There are a few key states with a substantial number of electoral college votes whose population is often narrowly split between both parties. In 2020, the key battleground states are Pennsylvania, Michigan, Wisconsin, Florida, Ohio, Iowa, North Carolina and Arizona.
In 2016, Pennsylvania, Michigan and Wisconsin unexpectedly flipped in favour of Trump, somewhat similarly to the 2019 UK General Election where white working-class voters in traditional Labour areas gave the Conservatives a landslide victory.
If the electoral map stays the same as it was in 2016 but Biden flips PA, MI and WI then he’ll secure 273 votes, meaning he has gained the magic number of 270/538 to win the Presidency, regardless of whether he actually wins the popular vote (despite polls predicting a comfortable victory in the popular vote).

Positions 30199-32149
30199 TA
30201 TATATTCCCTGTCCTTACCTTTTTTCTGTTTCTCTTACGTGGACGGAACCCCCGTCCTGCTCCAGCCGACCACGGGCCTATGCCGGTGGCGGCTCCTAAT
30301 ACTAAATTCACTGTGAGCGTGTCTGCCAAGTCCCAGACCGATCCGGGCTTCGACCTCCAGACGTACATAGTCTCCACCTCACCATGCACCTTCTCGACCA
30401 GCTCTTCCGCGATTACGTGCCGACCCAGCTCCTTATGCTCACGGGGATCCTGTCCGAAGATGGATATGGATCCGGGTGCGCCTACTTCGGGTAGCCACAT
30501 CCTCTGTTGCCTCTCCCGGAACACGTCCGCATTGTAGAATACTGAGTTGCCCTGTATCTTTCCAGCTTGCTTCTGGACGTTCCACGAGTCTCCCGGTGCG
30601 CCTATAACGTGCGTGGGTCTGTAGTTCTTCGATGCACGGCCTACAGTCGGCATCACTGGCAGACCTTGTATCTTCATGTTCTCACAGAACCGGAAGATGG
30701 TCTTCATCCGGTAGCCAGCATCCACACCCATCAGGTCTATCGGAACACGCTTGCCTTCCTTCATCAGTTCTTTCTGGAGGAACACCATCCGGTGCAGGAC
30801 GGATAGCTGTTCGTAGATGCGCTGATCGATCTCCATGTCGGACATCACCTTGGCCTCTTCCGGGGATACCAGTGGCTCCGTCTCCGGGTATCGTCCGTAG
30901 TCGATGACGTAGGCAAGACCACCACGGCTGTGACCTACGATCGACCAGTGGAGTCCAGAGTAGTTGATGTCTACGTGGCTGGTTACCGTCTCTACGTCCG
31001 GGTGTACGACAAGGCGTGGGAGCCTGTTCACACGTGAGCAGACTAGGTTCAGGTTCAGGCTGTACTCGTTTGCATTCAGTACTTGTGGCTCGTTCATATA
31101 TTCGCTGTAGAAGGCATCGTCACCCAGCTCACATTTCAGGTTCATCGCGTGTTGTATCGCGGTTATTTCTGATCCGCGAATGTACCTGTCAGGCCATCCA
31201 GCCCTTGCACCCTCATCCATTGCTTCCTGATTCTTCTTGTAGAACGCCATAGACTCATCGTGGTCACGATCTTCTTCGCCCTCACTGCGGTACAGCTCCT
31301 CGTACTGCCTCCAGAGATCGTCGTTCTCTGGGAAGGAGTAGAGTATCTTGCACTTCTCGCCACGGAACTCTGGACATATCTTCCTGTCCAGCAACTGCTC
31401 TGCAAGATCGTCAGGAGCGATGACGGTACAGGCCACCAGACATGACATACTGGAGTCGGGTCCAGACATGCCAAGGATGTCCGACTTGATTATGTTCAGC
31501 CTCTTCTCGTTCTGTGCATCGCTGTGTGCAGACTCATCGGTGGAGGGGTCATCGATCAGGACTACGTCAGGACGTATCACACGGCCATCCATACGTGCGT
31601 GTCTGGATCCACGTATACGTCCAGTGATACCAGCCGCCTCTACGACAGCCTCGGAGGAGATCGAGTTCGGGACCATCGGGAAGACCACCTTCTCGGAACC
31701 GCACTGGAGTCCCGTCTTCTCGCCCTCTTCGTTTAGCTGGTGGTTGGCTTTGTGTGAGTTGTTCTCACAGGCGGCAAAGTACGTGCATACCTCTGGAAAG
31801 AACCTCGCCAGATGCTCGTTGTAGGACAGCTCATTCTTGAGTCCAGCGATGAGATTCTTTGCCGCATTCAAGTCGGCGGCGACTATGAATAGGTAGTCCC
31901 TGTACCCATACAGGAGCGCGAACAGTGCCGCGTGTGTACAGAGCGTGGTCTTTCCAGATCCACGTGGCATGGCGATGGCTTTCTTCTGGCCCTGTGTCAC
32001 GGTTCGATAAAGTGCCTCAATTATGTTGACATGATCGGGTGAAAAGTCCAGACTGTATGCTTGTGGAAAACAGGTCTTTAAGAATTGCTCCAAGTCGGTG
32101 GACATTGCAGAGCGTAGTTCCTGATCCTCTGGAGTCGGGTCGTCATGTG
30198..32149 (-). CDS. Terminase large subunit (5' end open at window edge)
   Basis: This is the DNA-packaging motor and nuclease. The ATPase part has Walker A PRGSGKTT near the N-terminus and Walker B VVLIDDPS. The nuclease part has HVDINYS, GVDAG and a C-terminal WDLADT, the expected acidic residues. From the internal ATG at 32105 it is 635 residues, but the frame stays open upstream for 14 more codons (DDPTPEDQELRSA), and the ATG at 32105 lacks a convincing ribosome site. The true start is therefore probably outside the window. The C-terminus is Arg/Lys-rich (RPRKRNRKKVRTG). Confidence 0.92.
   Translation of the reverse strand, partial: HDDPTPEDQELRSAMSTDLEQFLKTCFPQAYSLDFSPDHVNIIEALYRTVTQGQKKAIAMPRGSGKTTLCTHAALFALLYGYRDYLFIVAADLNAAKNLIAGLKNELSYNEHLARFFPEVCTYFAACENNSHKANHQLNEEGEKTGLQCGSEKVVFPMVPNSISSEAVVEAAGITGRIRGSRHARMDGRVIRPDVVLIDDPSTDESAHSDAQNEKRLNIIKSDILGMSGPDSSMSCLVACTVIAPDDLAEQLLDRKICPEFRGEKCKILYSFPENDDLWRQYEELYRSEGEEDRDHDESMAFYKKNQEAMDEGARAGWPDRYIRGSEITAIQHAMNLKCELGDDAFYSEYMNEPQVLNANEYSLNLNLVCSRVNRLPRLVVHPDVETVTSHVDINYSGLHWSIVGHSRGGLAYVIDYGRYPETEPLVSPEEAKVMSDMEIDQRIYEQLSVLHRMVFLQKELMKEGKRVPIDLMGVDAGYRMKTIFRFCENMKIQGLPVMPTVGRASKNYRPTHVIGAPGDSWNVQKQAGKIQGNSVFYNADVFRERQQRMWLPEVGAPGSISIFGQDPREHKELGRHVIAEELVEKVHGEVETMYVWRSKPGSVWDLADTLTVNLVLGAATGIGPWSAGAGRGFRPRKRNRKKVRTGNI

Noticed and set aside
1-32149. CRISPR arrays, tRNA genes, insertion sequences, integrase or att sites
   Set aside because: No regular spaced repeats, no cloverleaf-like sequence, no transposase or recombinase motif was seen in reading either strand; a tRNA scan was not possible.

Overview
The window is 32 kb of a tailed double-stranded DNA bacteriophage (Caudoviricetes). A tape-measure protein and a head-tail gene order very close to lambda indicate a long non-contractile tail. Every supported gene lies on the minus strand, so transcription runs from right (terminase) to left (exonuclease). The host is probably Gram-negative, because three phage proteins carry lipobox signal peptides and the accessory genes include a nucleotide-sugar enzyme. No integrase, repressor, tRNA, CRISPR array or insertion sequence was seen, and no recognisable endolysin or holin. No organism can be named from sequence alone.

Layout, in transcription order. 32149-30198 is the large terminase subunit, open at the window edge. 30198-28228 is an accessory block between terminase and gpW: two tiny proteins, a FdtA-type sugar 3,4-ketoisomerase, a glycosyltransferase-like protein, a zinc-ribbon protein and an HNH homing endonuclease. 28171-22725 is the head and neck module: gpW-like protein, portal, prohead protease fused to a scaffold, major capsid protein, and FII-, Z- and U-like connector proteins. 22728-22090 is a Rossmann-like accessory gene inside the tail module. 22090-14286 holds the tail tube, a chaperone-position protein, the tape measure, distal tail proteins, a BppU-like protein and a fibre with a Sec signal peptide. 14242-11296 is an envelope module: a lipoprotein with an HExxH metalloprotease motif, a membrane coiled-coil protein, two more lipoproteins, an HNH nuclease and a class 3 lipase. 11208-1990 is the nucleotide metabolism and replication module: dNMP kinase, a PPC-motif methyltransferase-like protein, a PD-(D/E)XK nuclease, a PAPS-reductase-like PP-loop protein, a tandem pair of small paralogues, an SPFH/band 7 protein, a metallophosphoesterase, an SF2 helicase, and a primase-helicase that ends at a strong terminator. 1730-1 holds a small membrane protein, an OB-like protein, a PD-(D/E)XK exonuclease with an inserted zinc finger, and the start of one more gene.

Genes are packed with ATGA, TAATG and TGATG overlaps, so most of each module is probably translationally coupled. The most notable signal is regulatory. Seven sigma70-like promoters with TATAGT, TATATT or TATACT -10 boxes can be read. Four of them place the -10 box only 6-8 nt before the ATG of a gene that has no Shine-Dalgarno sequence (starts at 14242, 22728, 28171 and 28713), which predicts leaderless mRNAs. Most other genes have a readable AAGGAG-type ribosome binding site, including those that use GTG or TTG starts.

In swing states, Republicans voters are often over-represented when compared to the rest of the USA. This is due to the fact that many swing states are either large rural states (e.g. Florida) or former rust-belt states who traditionally vote Democrat but following decades of declining industry (like the key Democratic target of Pennsylvania) are identifying with Trump’s populist rhetoric of “make America great again”.
Meanwhile, Democrats are seeking to capitalise on Trump’s handling of the Covid-19 pandemic to mobilise the electorate in favour of Biden.
It is also not just former Democrat states that are at key battlegrounds this year. Many former Republican strongholds could turn Blue, including:
- Florida – who reverted back to its Republican roots in 2016 after voting for Obama twice however the latest poll puts Biden-Harris 1.9 points ahead